Puerto Rico board seeks hearing to revise utility’s debt plan


Puerto Rico’s financial oversight board is seeking to reopen a confirmation hearing on a debt-restructuring plan for the island’s power utility after an appeals court last week ruled that bondholders have a claim to the agency’s future net revenue.

The oversight board, which manages the bankruptcy of Puerto Rico’s Electric Power Authority, called PREPA, wants the parties to discuss before U.S. District Court Judge Laura Taylor Swain how to value the non-settling bondholders’ portion of net revenue and to show how that obligation will be paid, according to a motion the board filed to the court on Monday.

Puerto Rico Electric Power Authority workers repair electrical infrastructure in Canvanas, Puerto Rico.

Bloomberg News

The U.S. Court of Appeals for the First Circuit last Wednesday decided PREPA bondholders have a lien not just on reserve accounts but on the utility’s future net revenue as well, reversing Swain’s decision that their lien was limited to those accounts. The First Circuit also ruled that investors’ allowed claim is the face value of PREPA’s bonds plus matured interest, about $8.5 billion, which is more than the $2.4 billion cap that Swain put on bondholders’ unsecured lien on net revenue.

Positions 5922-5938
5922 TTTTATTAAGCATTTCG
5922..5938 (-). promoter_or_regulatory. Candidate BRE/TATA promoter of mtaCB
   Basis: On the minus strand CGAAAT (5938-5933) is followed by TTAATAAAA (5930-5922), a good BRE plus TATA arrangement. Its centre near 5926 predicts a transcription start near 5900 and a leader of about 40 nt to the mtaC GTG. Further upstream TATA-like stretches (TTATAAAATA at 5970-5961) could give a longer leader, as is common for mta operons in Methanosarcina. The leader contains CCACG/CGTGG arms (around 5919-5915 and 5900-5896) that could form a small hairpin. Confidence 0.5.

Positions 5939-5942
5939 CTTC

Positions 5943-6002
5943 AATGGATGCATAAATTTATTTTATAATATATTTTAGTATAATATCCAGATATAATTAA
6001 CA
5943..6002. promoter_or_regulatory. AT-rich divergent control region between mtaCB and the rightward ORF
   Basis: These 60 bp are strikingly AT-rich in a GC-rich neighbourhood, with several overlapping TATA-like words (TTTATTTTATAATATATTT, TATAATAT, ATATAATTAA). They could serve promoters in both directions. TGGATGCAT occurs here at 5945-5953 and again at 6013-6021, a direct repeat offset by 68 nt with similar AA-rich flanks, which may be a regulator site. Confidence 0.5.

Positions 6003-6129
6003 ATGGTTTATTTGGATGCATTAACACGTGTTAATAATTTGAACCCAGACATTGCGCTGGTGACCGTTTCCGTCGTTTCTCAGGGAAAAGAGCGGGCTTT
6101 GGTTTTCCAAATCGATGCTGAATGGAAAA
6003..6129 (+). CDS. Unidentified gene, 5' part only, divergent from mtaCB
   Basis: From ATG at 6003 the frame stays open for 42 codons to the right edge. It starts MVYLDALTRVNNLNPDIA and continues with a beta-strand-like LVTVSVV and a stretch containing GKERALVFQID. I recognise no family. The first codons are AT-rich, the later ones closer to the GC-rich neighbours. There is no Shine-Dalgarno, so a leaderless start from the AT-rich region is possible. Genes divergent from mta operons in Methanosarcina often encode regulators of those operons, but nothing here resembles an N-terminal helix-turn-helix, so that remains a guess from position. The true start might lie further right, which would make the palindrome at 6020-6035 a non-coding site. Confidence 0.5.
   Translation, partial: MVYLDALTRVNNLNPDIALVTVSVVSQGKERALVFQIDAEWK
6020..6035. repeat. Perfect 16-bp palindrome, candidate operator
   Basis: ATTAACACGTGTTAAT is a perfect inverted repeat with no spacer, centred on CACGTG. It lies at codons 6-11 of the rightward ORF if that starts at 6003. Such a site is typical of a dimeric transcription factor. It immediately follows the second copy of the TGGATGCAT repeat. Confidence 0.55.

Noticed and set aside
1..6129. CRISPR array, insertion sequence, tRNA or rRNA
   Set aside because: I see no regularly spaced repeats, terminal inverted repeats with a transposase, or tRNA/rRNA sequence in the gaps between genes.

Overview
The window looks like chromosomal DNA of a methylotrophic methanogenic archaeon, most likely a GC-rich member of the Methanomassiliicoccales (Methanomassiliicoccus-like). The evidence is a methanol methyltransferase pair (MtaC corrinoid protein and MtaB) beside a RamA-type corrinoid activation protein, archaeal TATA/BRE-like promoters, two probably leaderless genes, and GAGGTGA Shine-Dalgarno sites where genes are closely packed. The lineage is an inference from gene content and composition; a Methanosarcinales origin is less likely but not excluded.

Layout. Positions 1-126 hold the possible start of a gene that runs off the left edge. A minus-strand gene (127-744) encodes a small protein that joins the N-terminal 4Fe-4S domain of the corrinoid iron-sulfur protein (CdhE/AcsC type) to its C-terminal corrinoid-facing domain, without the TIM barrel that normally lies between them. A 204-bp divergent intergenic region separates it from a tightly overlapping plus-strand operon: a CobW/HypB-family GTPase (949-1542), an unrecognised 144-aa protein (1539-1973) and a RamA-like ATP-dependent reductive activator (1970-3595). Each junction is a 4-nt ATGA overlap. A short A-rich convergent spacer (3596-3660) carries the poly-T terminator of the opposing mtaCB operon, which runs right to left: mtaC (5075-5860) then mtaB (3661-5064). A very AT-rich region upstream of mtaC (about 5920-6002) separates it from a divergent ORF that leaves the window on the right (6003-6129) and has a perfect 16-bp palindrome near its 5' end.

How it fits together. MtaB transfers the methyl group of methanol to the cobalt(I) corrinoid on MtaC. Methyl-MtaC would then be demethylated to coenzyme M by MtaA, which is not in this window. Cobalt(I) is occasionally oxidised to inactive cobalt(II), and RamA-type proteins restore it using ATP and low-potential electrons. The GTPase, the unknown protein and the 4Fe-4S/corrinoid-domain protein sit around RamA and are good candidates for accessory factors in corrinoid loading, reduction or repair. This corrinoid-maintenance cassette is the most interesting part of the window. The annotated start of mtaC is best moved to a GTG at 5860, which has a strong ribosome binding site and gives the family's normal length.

The board is seeking to revise PREPA’s debt-cutting plan — rather than starting again from scratch — to incorporate the First Circuit’s rulings. PREPA has been in bankruptcy for seven years. Resolving its finances and updating its aging infrastructure would help boost the island’s economy and reduce frequent outages.

“We continue to believe the PREPA plan of adjustment, as adjusted to reflect the appellate ruling, can be confirmed after a hearing limited to the collateral value and its payment,” David Skeel, the board’s chairman, said in a statement Monday.

The utility’s debt-restructuring proposal sought to cut PREPA’s $10 billion of combined claims down to $2.5 billion of new bonds. It gave investors who signed onto the agreement 12.5 cents on the dollar on what they were owed when PREPA entered bankruptcy in July 2017 and 3.5 cents for investors who rejected the restructuring deal.

PREPA debt jumped in pricing following the First Circuit’s ruling. A PREPA bond maturing in 2037 with a 5% coupon traded Monday at an average price of 50.3 cents on the dollar, up from an average price of 27.2 cents for the year, data compiled by Bloomberg show.

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